Following comments from Jill Biden, the vice president's wife and Obama's teammate in helping veterans, she noted that unlike Biden, she had little familiarity with the military prior to campaigning for the White House in 2008.
“Unlike Jill, I wasn't a military mom. I wasn't a Blue Star family member. I didn't know much about the military, and I was probably more like the average American,” said Obama.
She added that 99 percent of the nation takes the military’s service for granted. “Because when one percent of the country is serving and protecting the freedoms of the other 99 percent, it’s very easy for the other 99 percent to take that for granted.”
When she did come into contact with military families and the hardships they face, the first lady said that she was “blown away.”
“I first was exposed to the military community on the campaign trail. I remember that we would do these gatherings with moms, women — mostly working women — because I wanted to hear through — for my husband what were some of the challenges of working women out there. And everywhere we went, I heard the voice of a woman that I hadn’t heard before, and it was your voice. And I was just awed and blown away by what I heard through those voices, the challenges you all face,” she said.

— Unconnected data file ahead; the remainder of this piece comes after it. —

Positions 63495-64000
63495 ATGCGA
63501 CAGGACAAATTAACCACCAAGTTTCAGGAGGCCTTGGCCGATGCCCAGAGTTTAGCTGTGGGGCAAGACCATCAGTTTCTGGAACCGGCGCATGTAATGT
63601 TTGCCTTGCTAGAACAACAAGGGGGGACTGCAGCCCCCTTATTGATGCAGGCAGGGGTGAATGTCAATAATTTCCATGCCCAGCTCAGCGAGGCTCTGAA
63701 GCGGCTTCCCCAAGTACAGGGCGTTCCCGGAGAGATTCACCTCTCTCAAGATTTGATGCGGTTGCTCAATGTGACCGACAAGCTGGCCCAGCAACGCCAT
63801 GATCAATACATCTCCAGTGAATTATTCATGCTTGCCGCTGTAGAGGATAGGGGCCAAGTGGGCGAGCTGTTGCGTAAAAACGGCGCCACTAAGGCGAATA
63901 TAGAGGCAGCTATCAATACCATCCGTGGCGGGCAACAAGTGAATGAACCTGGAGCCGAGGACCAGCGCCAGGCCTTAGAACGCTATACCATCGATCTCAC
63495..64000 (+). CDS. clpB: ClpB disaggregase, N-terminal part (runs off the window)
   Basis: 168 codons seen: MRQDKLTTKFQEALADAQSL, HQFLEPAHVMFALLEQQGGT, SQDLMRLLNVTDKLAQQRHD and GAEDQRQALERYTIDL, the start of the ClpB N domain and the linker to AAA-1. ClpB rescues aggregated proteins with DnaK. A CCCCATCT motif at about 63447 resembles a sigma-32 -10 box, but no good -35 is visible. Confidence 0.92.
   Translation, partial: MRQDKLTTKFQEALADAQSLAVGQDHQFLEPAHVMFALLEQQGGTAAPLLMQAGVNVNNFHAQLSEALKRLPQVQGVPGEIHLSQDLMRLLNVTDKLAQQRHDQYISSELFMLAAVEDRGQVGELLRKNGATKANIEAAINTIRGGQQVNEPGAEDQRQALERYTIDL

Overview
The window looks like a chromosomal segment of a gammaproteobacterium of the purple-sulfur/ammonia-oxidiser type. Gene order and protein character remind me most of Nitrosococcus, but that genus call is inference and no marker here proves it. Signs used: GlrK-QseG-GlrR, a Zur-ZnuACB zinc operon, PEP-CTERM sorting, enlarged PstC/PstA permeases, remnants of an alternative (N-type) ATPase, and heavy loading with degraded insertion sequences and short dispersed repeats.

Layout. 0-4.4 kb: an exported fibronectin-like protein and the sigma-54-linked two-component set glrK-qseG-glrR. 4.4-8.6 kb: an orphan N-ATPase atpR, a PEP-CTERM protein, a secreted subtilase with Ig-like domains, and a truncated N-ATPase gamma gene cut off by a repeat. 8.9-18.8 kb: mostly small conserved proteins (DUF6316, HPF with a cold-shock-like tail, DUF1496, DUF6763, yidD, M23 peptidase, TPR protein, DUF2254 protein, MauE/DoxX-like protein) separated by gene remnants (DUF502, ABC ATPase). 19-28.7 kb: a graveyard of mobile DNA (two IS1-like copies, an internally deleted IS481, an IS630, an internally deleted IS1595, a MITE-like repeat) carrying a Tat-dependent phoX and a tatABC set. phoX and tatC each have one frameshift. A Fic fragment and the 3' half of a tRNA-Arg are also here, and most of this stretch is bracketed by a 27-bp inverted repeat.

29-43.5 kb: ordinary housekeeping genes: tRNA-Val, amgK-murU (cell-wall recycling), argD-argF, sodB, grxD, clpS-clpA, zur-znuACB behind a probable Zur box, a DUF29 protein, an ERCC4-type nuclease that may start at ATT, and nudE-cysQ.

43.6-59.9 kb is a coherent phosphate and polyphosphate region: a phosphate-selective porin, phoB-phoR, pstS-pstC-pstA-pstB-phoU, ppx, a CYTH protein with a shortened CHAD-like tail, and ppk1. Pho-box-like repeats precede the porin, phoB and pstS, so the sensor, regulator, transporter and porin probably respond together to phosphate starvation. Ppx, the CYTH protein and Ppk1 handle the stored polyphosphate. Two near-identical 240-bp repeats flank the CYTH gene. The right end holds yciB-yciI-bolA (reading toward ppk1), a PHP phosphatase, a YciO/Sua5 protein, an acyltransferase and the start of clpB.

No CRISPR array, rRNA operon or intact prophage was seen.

But, she added, life on the campaign trail felt like military life. “Dealing with everything that I was dealing with — a spouse traveling, a job, kids — we didn’t deal with multiple moves, but I learned about the challenges that happen when you move from base to base to base; the way your kids have to adjust on a dime. And doing it knowing that the person you love is in harm’s way. And those stories moved me in a way that I didn’t expect.”Paul Bedard, the Washington Examiner's "Washington Secrets" columnist, can be contacted at firstname.lastname@example.org.